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So thanks to may resourceful people of TeX exchange, I managed to change the greek fonts only to Bodoni, and math font for times.

But there is no end to human desire and... now I want to use the math calligraphic (math cal) fonts from the CM modern package.

So I am looking for something \Declaremathfont, except that it is only for the calligraphic letters.

Is it possible?

  • Please provide a minimal example showing the code you are currently using to configure your fonts. Otherwise, any answer provided is liable either not to work or to have unintended side-effects. There is, by the way, no 'CM modern package'. CM is what you get when you don't load any packages at all. – cfr May 2 '15 at 3:09
  • And there is no \Declaremathfont that I know of.... – cfr May 2 '15 at 3:23
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Don't try this at home...

Mixing fonts in this way is not recommended and is likely to produce results which are significantly suboptimal.

However, if you really must:

\DeclareMathAlphabet\mathcal{OMS}{cmsy}{m}{n}
\SetMathAlphabet\mathcal{bold}{OMS}{cmsy}{b}{n}

font mishmash

Complete code:

\documentclass{article}
\usepackage[utf8]{inputenc}
\usepackage[polutonikogreek,british]{babel}
\usepackage{mathptmx}
\usepackage{substitutefont}
\substitutefont{LGR}{\rmdefault}{bodoni}
\DeclareMathAlphabet\mathcal{OMS}{cmsy}{m}{n}
\SetMathAlphabet\mathcal{bold}{OMS}{cmsy}{b}{n}

\begin{document}
This is English

\textgreek{Πάτερ ἡμῶν ὁ ἐν τοῖς οὐρανοῖς·}

$\mathcal{ABC}$

\end{document}

Based on egreg's answer to your earlier question. I can't find the code you are using for Times so I've guessed but it shouldn't matter.

[EDITED to simplify thanks to egreg's comment.]

  • could you tell me as to why it is a bad idea to mix fonts, and the result arising from it is significantly suboptimal? By the way, thank you for your answer! – user134070 May 2 '15 at 3:28
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    @user134070 The usual advice is to use fonts from a single family or, at most, to use, say, a sans font for headings etc. and a matching serif for the body of the document. Mixing different serifs or different sans fonts in the same document tends not to look good. Moreover, even if the fonts are sufficiently similar to work well together, this is likely true only when one or other is appropriately scaled. Otherwise, the font dimensions will differ. In maths mode, especially, layout is highly dependent on a number of font dimensions - even more than text. It is not terrible necessarily... – cfr May 2 '15 at 3:32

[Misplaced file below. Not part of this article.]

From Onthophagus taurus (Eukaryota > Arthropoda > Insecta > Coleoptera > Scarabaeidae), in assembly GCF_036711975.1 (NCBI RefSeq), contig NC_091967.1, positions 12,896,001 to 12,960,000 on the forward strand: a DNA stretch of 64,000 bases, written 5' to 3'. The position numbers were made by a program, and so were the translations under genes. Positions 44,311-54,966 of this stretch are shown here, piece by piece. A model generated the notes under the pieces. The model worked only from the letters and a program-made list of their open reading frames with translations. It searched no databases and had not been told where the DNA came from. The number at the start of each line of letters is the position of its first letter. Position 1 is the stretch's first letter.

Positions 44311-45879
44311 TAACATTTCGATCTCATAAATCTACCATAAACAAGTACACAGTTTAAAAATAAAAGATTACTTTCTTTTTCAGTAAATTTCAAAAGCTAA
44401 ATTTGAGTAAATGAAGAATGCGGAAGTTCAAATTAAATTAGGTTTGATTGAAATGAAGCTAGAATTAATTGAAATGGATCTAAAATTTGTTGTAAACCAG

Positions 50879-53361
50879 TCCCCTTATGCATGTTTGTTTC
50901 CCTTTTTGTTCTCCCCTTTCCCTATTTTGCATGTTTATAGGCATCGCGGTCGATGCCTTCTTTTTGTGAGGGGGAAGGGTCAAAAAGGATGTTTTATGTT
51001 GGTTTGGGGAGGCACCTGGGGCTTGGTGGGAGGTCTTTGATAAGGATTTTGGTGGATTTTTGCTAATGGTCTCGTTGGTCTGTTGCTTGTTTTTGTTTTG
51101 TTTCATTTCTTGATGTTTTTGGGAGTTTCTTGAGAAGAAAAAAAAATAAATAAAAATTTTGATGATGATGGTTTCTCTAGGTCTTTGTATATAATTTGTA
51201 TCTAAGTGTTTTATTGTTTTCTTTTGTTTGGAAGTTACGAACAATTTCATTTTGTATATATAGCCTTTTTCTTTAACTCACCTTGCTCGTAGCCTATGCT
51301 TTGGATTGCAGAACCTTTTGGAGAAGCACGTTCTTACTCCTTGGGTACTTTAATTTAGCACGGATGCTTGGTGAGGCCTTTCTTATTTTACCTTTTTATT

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    @user134070 if it is just \mathcal but you appear to be mixing a Times clone, a Bodoni, some things from Computer Modern and I'm not clear what else. You say you are using Times for maths. I'm assuming (hoping) you are using it for text as well. Basically too many disparate elements is distracting and tends to look not very nice. Different fonts have different levels of greyness in that a page of text in one will be more or less grey than a page of text in another. If you mix those fonts, the difference leaps out from the page. Even if you are careful, too many fonts spoil the broth. – cfr May 2 '15 at 3:36
  • Why not simply \DeclareMathAlphabet? – egreg May 2 '15 at 8:08
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    @cfr The difference is that a symbol font is allocated a math group no matter whether it's used or not, which is not the case for a math alphabet. In the particular case it's not very relevant, it could be in other cases. – egreg May 2 '15 at 13:42

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